Hope he finds his groove soon. :)

Jennifer said...

It's harder for them than it is for us. Hang in there. He'll grow back up again.

anno said...

It may not just be the language. Sometimes I think men do this when they're worried.I think Rebecca and Jennifer have it right: just wait; he'll grow back up again.

cathouse teri said...

Well I wouldn't say it's necessarily harder for men, but it's certainly different.

I love the way you call it "shrinking." Your observations are always exceptional. It is ever a pleasure to read every word you write. I can only imagine what it would be like to sit and talk with you!

My boyfriend is moving here to Virginia. He grew up in Southern California. He left for a couple of years to go to tech school in Arizona, and he's sure that this qualifies him as a world traveler. He has no clue.

I know he is going to experience this shrinking. It will be nothing like as intense as what you and your husband have confronted. But to him, it just may be. You see, he's a man born from another time. He's not even supposed to be in this time. It's the oddest thing.

But we know, don't we. We know that what we're really really made of comes out during this type of trial. It assaults every single thing we thought we knew and owned about ourselves. Every shred of what we were standing on as the things that made us strong in our own eyes. And when that's gone, we become the kind of strong that is unshakable.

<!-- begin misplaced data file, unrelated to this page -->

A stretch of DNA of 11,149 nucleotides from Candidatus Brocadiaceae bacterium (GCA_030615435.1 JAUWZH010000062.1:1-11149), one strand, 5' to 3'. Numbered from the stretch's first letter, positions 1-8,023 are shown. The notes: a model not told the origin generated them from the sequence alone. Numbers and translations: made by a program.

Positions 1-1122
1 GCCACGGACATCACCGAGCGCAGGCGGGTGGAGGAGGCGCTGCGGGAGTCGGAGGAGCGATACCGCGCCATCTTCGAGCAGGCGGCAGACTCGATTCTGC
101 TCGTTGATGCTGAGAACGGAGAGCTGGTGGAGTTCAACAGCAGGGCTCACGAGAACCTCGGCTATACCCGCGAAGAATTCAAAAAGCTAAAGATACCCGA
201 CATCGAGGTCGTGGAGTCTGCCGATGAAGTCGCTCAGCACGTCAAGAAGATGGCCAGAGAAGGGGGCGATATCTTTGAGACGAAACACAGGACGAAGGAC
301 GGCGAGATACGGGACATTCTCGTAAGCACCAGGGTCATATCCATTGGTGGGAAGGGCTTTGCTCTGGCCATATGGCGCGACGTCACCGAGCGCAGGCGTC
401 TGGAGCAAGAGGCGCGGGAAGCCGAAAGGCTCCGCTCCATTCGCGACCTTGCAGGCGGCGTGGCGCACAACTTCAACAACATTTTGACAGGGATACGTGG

I do understand your inability to be sympathetic. And that's good, too. Because the last thing he needs right now is sympathy. He just needs those old boot straps. :)

jennifer said...

"But we know, don't we. We know that what we're really really made of comes out during this type of trial."
Wow Teri- that's so exactly right. I wish I could talk face to face with you, too. I know it would cheer me up...
I'm working on patience. Tolerance. Love.
Working on it.

cathouse teri said...

Actually, patience is working on you. It's never the other way 'round. :)

Betsy said...

You know, it might be an age thing, too. Like you, I left the States at a young age and bumbled my way into fluency in a foreign country. It wasn't always easy, but it was always an adventure.

We've moved four times internationally since then, and although I don't regret any of them, each move seems to get harder and harder.

As college students we're more flexible, more adaptable, more open to the unknown. Now that I'm pushing 40 I seem to have solidified in ways that I'd never expected. The act of learning a new language hasn't gotten any harder, but the part about not being understood, (whether it's language or humor) has become much more of a burden.

Add the emotional demands of a family and a new job to the mix and you've got the perfect recipe for exhaustion and shrinkage.

I eventually found my groove here and my confidence and energy have returned. I'm sure that the same will happen for your husband, but for his sake (and yours! :-) )I hope it happens soon...